The U.S. and its allies, who now pose as the liberators of women in the Muslim world, are the same powers which gave the Taliban, Saddam Hussein, and Al Qaeda their start-up funds, supported them and put them in power, with no consideration for their impact on women. The `liberators¹ of Afghan women ignored the grassroots women¹s organizations such as RAWA, the Revolutionary Association of the Women of Afghanistan, installed a new government almost equally as oppressive as the Taliban., and excluded the heraic women who have risked their lives to educate their daughters and maintain some sense of freedom under oppressive rule.

We protest the hypocrisy which trumpets the oppression of women in Arab societies while the oppression of women in the West is never raised as an issue. Nor is the racism, economic oppression and endemic violence of Western culture acknowledged when the West is hailed as the flag bearer of freedom. Women cannot walk safely through the streets of the West, nor can we be assured of the means of life for our children, of health care in our illnesses, of care and support in our old age. The ongoing daily violence against women and children worldwide, the violence of battering, sexual assault, poverty, and lack of opportunity, the global traffic in women¹s bodies, is ignored.

And the vast global inequalities which benefit the West are also not acknowledged. Nor is the history, that Western exploitation of the East and South generated the wealth that allowed our greater `development¹ and `enlightenment¹.

Oppression of women is real, in Muslim societies and non-Muslim societies, around the globe. But women cannot be liberated by the tanks and bombs of those who are continuing centuries-old policies of exploitation, commandeering resources for themselves, and fomenting prejudice against the culture and heritage which is also a deep part of a woman¹s being. We need a feminist voice for peace to say that those who truly care about life and freedom will work to support, not conquer, those women in every culture who are struggling for liberation and social justice.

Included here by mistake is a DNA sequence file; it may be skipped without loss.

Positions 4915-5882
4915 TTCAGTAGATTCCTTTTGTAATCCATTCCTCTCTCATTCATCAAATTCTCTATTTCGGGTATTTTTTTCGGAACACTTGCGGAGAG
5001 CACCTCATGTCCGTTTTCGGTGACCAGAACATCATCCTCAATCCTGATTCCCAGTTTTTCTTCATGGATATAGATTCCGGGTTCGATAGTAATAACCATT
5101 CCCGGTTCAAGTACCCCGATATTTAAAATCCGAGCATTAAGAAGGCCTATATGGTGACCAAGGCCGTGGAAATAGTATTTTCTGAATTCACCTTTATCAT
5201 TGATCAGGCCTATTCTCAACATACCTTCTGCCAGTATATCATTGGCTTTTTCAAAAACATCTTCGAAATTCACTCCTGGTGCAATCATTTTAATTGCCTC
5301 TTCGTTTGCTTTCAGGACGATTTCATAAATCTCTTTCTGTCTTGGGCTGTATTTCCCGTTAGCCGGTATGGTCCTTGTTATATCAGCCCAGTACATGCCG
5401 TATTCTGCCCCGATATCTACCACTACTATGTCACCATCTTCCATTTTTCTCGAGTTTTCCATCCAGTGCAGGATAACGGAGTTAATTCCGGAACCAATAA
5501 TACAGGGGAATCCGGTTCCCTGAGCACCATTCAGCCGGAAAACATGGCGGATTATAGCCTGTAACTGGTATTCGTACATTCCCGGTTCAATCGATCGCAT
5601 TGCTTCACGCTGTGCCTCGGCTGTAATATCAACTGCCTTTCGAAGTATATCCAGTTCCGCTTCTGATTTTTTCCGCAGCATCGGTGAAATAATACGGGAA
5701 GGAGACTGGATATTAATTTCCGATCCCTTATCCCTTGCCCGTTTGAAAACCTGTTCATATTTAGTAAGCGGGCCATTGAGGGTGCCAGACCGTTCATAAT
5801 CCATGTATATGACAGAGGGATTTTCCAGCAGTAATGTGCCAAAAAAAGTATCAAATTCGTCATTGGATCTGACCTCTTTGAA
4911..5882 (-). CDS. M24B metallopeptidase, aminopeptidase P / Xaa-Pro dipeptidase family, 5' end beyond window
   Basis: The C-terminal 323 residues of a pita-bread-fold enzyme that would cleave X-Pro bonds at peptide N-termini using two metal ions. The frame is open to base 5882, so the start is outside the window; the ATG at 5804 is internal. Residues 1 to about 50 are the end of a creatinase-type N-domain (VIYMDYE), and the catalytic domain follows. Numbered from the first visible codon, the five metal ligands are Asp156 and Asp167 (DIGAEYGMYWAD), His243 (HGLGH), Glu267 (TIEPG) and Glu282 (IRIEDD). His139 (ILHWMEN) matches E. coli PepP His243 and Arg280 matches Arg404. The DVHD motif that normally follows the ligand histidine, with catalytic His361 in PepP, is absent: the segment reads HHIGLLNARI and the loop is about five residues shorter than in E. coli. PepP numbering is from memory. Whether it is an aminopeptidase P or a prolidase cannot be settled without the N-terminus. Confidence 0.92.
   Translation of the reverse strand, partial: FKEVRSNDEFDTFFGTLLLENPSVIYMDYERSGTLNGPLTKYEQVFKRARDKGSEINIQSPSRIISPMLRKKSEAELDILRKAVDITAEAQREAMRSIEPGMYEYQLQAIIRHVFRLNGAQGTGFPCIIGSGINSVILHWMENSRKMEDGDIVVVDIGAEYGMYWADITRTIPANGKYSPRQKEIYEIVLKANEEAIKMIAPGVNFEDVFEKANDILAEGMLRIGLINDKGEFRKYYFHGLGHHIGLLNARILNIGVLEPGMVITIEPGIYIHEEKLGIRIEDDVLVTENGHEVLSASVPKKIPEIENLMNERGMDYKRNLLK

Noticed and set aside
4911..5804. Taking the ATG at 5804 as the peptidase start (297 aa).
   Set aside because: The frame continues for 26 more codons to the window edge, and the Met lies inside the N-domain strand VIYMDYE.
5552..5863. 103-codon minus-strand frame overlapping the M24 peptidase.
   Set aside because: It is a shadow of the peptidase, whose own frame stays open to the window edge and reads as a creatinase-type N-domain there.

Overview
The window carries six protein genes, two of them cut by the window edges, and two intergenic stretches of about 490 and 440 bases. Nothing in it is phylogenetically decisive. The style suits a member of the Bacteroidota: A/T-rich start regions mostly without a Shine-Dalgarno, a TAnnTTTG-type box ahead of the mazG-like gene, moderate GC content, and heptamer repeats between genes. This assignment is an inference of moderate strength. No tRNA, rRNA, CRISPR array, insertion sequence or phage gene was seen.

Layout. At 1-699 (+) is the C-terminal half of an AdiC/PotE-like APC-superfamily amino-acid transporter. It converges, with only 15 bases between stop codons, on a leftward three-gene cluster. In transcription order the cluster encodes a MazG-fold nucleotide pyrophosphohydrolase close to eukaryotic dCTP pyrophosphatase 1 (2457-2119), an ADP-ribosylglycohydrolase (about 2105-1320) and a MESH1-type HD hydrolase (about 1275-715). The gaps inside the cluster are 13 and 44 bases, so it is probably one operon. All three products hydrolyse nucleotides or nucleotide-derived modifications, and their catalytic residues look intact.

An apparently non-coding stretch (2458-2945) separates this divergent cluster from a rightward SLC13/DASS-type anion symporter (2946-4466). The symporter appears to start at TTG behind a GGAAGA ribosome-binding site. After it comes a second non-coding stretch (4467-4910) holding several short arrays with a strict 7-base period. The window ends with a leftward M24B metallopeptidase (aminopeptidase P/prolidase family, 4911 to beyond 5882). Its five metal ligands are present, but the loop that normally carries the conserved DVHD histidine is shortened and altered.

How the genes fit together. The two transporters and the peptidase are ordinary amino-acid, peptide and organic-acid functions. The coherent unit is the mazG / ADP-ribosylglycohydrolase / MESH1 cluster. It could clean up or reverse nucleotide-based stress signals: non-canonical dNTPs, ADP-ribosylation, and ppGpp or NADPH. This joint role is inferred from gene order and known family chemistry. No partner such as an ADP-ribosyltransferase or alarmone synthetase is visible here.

The war against Iraq is not about safety, security, or liberation. The war¹s real aims include gaining control of Iraq¹s rich oil reserves and establishing U.S. hegemony over the Middle East. Racism is the ideology of empire, the set of beliefs that tell us we deserve to rule because we are superior to some other group.

Racism and patriarchy are the recruitment tools for the legions of enforcers: the soldiers, police, judges, bureaucrats and officials who protect institutions of power. Patriarchy, racism, homophobia, discrimination against Arabs and Muslims, anti-Semitism, ageism and all forms of prejudice keep our eyes trained downward, looking at those we see as beneath us, instead of looking upward and seeing clearly how we are being manipulated.

We need strong feminist voices to cry out that there is no hierarchy of human value, that every child must be cherished, that we claim common ground with women, children, and men around the world. Oil is the lifeblood, and the military is the ultimate enforcer of economic policies which disenfranchise the poor and undercut the livelihoods of working people around the globe, consolidating wealth and power in fewer and fewer hands, devouring the family farm, the vibrant neighborhood, the old growth forest and the last remaining wilderness, eroding the soil, poisoning the atmosphere, disrupting the earth¹s climate and threatening every life support system of the planet.

The global corporate capitalist system also exalts toughness and ruthless competition, and exhibits utter disdain for caring, compassion, and nurturing values. Women staff the maquiladoras and the sweatshops that produce the cheap goods of the global economy. The vast majority of the world¹s poor are women and children.

A feminist voice for peace must identify and address the root causes of war. “Peace” cannot be separated from justice, including economic justice. And real security can only come when we weave a new global web of mutual aid and support. We need women¹s actions, to make these larger connections, to assert that compassion is not weakness and brutality is not strength, to dramatize our support for nurturing and life affirming values. And ultimately, we need women and men both to join our voices and roar like a mother tiger in defense of our interconnectedness with all of life, the true ground of peace.

Information on upcoming women¹s actions can be found on www.codepink4peace.org or www.unitedforpeace.org. For more information on the Women¹s Vigil and January 17 events, contact the Women¹s Peace Vigil at 202-393-5016.